Albuquerque looks strikingly different from the seat of a bicycle.
Here’s the view from my car: The brake lights in front keep flashing as we crawl toward the Big I. The guy on my left is shoving the nose of his pickup into my lane as he tries to cut ahead. He throws a threatening look through his windshield. It looks like I’m going to inch my way along the fly-over onto I-40 and all the way to the Carlisle exit.
Here’s the view from my bike: A road runner scoots across the trail. The air is cool and sweet. The path dips under I-40 then heads straight for the glorious expanse of the Western sky. On radios taped to handlebars, other cyclists listen to traffic reports. Below me I see the brake lights of cars backed up on the interstate. It’s a great morning to be commuting in this city.
I’m late to Burque’s biking scene. I’ve had a mountain bike for years, but never viewed it as anything other than a muscle-powered toy, a weekend alternative to running and hiking on aging knees.
But this summer I’ve come to view biking as a regular—not an “alternate”—form of transportation. It has changed the way I see our city.
The extensive network of Albuquerque’s bike trails takes you into a parallel universe apart from a world trapped in cars and trucks. You find alleys and quiet side streets you had no reason to try before. Time and distance gain new meaning. Street maps are no longer two-dimensional. Your legs tell your eyes where the hills are.
A whole new city opens up to the person who bikes. In traffic, I roll up the windows against engine exhaust. On my bike, I’m greeted by the smells of bacon and beans cooking inside homes I pass, or the scent of desert flowers showing off, boasting life and last night’s rain.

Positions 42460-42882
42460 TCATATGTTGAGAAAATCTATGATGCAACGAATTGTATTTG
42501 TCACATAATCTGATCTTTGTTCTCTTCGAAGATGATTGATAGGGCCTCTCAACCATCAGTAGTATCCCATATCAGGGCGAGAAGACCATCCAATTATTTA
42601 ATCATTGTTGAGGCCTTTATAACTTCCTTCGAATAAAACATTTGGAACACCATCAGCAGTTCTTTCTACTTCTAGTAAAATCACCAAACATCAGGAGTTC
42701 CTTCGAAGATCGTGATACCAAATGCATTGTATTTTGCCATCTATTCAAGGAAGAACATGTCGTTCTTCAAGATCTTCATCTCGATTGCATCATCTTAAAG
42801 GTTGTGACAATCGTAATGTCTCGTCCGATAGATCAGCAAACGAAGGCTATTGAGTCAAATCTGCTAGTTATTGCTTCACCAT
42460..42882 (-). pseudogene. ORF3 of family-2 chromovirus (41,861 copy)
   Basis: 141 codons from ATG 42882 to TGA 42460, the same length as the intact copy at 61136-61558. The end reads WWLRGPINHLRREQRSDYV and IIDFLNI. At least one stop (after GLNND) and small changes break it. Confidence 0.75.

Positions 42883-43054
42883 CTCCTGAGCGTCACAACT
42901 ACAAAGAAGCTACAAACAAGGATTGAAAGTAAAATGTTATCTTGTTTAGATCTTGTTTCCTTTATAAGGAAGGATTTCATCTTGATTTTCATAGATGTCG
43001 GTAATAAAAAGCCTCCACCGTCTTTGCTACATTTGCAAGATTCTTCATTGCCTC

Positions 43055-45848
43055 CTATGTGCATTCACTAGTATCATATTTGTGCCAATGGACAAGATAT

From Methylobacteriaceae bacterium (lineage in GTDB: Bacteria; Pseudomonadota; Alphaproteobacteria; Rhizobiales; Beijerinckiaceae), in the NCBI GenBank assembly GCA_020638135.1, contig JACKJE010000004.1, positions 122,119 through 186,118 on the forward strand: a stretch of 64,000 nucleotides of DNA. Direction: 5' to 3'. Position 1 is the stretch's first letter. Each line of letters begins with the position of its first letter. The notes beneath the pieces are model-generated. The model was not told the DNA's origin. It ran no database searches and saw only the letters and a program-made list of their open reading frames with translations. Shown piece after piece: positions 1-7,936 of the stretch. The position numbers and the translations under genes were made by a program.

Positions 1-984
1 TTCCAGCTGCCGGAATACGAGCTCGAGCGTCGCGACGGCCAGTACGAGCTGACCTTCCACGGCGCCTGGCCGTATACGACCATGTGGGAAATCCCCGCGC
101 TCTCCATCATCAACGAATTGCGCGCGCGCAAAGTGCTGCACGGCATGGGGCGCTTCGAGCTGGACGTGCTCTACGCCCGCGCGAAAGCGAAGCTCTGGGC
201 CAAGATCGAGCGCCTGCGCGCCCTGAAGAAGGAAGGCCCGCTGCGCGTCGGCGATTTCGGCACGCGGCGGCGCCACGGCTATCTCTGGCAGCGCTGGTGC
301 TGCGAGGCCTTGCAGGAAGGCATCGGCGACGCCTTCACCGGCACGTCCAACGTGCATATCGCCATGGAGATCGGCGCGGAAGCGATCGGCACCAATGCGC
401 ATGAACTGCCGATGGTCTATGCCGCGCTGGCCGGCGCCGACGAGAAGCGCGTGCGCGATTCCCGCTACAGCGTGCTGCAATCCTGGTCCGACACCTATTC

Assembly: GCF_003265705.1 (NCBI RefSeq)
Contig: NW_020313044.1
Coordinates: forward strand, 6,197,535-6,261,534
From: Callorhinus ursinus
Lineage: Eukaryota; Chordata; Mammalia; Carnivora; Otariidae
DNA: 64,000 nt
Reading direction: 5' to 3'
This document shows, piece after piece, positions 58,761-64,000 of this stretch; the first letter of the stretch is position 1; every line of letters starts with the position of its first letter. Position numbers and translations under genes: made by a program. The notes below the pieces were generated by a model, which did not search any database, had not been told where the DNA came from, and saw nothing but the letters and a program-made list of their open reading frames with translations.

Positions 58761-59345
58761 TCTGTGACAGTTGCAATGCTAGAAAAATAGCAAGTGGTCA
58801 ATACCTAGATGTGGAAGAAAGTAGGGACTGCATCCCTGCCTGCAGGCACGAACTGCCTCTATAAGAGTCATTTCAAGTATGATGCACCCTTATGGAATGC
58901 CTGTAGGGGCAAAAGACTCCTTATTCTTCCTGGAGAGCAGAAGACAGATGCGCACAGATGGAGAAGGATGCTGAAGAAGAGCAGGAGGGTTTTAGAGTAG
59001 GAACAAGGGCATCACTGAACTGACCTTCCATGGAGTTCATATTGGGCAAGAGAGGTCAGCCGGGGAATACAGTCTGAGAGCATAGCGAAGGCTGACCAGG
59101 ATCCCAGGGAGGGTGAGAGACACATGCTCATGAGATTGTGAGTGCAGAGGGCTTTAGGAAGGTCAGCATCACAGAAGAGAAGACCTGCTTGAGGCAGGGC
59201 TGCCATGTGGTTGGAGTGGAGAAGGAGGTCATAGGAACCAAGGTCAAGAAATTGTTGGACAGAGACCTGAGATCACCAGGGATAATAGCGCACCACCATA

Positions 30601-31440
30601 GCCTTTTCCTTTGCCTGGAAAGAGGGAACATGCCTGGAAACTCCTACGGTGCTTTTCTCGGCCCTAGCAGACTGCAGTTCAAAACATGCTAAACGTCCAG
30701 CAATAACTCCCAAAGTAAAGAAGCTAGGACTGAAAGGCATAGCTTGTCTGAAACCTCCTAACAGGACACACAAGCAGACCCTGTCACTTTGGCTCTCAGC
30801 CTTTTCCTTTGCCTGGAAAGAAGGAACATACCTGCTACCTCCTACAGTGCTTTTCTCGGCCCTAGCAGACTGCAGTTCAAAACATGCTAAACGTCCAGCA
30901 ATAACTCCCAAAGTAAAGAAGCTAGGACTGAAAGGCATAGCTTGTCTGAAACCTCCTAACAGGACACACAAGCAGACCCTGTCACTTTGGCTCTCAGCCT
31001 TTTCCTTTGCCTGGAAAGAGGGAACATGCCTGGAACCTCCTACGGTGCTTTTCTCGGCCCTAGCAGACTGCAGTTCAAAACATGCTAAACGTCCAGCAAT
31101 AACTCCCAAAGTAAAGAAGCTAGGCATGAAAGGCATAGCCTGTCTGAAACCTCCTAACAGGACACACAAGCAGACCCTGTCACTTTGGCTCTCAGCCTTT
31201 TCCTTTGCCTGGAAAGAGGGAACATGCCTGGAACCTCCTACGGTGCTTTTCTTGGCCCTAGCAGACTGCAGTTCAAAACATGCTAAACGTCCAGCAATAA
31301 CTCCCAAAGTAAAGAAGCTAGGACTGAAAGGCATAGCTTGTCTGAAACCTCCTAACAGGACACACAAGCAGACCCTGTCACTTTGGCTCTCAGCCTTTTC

A novice cyclist steps into a world of colorful bike shops and debates about Campagnolo versus Shimano, or whether good old steel is better than the latest breakthroughs in aluminum and carbon fiber. One woman who passed me on a long hill had me checking the periodic table after she claimed her Bianchi racer was made with boron.
You stumble across long-established touring clubs, and you’re initiated into an easy fraternity of fellow pedalers who convene spontaneously at corners while waiting for the light to change. Just like when you bought that Subaru and you started seeing Subarus all over the place, so you also begin to notice how many cyclists travel Albuquerque’s streets.
I see now that many low-wage workers use bikes for daily transportation. I’ve seen a uniformed security guard spinning to work and a dishwasher, still wearing his damp apron, heading home on an old Schwinn. They’re smart. Escaping the high expenses of car ownership can make it so much easier to meet rent, or put together the down payment on a first home. I know two young men in Denver who give reconditioned bicycles to the poor rather than simply passing out bus tokens. Why not such a program here?
Why not turn Silver Avenue into Albuquerque’s first bike boulevard? How about more over- and underpasses to avoid car-clogged streets? Why don’t more businesses install bike racks? I sure wish the Bosque bike path went all the way south to Belen and north to Bernalillo. Heck, why not all the way to Santa Fe?
Making a bicycle your transportation focus instead of a car gets you thinking like that.
You also get to thinking how much more you can do with two wheels under you. For the first time in my life, I’ve got a real road bike, one of those crotch rockets with skinny tires and slick gears that’s lighter than a toaster. It’s a million light years beyond my last “hot” bike: a purple Stingray I drove as a kid, with handlebars above my ears and baseball cards clothespinned to the frame so they snapped against the spokes.
Now I’m training for my first “century,” a hundred-mile ride across the Acoma Reservation in September, followed a month later by a century on usually closed roads of the While Sands Missile Range. I’m heading out before dawn, dressed in crazy-bright Italian biking shirts, pedaling from Nob Hill to Tijeras and beyond, or using the South Bosque loop to do laps, blasting Rossini and Verdi on my iPod and joyfully tossing off “buon giorno!” to everyone I meet.
What’s next? My wife just shakes her head when I mention shaving my legs.